Eli5 Do sonic booms catch up to the pilot?


So I recently learned that when pilots exceed the speed of sound, they cannot hear any sound that they make, even the sonic boom they generated.
My question is, when the pilot slows down, do they hear the boom when it catches up to them?

In: 4

Some portion of it, but if you’re flying for 30 minutes at (an unrealistically high) Mach 2, you’re not going to hear 30 minutes worth of boom slowly catch up, not even close. Remember the shockwave is expanding rapidly, and becoming weaker as it does just like any wave in a medium. Using some rough, back-of-the-napkin math and a BUNCH of assumptions, a pilot could probably hear about 40km-50km worth of “boom”, with the more distant being incredibly faint and drowned out by the shockwaves generated by passing the sound barrier in either direction.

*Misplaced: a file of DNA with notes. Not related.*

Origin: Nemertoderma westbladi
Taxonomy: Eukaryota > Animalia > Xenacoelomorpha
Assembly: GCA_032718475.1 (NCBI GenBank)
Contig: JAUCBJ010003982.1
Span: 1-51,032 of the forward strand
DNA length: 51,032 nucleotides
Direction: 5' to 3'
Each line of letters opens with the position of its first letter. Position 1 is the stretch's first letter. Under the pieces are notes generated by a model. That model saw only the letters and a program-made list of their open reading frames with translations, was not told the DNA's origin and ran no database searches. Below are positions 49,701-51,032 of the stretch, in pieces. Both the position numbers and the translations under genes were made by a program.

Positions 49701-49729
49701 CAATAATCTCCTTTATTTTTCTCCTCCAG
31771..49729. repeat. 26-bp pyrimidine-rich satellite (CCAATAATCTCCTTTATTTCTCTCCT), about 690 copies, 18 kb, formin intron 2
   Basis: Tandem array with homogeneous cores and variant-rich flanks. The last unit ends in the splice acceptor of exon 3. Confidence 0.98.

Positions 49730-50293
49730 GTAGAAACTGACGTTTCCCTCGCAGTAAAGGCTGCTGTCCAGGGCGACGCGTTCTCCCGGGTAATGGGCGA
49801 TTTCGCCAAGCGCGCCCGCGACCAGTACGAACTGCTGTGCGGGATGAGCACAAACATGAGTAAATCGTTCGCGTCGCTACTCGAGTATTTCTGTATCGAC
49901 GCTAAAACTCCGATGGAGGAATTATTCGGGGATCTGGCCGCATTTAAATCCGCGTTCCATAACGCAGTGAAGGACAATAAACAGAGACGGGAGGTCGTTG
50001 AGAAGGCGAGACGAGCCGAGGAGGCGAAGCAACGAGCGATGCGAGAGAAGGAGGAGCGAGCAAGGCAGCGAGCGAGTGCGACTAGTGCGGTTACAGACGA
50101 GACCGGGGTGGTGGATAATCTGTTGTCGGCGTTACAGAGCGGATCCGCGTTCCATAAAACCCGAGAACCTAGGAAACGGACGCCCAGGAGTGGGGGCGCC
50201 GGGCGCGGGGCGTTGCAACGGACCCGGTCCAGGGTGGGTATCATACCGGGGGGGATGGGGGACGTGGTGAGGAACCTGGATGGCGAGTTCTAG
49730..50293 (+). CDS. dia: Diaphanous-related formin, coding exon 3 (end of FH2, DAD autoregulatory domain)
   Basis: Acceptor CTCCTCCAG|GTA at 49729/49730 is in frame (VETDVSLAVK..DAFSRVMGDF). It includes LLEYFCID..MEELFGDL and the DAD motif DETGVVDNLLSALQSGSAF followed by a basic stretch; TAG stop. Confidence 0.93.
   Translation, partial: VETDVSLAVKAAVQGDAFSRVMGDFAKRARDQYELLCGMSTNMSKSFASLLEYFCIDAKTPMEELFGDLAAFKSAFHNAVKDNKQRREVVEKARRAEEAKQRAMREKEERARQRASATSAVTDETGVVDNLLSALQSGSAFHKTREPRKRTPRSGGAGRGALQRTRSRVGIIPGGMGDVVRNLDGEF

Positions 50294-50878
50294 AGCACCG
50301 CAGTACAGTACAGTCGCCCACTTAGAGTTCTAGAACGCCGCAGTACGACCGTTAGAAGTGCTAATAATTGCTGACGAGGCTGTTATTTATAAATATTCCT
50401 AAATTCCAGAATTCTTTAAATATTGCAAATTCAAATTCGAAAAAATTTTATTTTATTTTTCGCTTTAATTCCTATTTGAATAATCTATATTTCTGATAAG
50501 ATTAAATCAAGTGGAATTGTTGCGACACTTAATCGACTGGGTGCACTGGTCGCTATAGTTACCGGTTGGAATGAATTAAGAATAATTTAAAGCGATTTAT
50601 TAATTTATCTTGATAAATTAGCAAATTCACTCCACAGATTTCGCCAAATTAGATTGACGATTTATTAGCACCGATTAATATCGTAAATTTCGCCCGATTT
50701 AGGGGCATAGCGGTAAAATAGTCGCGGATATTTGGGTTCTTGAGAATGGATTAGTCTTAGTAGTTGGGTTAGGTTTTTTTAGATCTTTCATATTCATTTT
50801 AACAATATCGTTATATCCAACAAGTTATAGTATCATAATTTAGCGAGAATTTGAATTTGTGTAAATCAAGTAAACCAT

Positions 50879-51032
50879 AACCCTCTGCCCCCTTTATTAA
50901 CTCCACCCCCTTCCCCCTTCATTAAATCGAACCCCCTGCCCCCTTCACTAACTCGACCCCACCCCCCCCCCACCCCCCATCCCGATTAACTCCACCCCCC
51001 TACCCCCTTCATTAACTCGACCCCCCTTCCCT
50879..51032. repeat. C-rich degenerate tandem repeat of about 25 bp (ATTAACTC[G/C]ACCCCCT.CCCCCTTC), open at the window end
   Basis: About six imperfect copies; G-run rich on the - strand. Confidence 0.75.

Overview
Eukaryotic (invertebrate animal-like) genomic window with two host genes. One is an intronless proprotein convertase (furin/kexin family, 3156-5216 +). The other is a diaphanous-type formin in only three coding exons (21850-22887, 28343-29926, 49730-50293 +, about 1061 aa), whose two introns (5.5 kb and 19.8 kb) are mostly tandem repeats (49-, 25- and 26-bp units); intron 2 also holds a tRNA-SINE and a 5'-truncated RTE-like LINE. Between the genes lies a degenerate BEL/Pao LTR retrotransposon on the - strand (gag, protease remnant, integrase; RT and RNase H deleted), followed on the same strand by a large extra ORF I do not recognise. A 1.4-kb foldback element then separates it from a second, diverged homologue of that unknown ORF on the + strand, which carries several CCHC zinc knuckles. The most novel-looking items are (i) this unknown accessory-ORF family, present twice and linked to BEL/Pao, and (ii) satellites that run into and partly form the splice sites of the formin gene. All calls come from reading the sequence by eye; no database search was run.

So in THEORY, yes a bit. In practice, in a realistic scenario, no not really.

The sonic boom isn’t a one time phenomenon, it is ongoing aslong as the aircraft is moving at supersonic speeds, it’s caused by a shockwave that supersonic travel causes


This image shows what happens, as a sound emitter travels at supersonic speeds, all of the sound waves meet up at a unified front trailing behind the aircraft, this shockwave is what you hear as the sonic boom as it passed over you.